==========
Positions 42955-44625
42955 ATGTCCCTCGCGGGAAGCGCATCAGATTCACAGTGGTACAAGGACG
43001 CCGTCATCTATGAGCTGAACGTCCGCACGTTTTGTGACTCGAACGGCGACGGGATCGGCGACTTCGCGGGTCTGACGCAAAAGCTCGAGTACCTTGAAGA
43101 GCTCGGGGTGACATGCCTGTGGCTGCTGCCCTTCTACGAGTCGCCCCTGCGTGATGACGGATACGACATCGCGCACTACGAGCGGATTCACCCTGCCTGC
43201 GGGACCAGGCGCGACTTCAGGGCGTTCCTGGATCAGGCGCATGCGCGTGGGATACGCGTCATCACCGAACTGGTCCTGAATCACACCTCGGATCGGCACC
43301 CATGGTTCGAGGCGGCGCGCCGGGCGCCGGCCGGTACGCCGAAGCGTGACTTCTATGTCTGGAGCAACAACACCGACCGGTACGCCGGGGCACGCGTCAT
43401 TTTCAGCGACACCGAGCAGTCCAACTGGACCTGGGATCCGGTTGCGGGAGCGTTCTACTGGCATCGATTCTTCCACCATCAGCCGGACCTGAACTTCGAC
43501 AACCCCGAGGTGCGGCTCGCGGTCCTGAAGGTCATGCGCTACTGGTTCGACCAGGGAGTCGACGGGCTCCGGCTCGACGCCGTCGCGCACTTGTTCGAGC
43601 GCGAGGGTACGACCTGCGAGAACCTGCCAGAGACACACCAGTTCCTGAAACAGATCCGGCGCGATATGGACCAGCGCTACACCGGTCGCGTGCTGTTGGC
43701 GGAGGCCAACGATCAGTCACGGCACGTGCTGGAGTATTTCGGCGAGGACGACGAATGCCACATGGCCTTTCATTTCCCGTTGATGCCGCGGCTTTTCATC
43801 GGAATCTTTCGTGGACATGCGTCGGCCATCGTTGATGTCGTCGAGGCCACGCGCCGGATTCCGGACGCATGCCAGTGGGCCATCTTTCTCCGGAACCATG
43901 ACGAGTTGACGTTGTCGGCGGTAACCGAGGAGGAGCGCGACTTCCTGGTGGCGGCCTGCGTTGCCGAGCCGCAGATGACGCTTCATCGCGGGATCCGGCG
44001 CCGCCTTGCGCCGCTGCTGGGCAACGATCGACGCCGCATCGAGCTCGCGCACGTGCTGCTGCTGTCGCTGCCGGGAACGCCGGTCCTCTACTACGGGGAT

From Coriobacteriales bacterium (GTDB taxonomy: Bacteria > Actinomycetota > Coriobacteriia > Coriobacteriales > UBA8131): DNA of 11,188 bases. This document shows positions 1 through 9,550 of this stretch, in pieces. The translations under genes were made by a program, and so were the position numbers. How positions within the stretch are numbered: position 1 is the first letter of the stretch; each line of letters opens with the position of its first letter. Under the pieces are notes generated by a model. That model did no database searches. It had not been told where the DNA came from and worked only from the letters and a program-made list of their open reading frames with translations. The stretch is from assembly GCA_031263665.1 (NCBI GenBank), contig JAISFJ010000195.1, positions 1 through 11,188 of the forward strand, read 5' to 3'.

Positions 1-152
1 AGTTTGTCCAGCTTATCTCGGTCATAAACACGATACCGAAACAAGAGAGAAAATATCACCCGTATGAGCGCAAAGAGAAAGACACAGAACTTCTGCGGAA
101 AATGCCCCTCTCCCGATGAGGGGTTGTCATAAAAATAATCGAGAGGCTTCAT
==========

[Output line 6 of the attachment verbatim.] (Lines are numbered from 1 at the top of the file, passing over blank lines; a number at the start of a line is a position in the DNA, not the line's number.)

43301 CATGGTTCGAGGCGGCGCGCCGGGCGCCGGCCGGTACGCCGAAGCGTGACTTCTATGTCTGGAGCAACAACACCGACCGGTACGCCGGGGCACGCGTCAT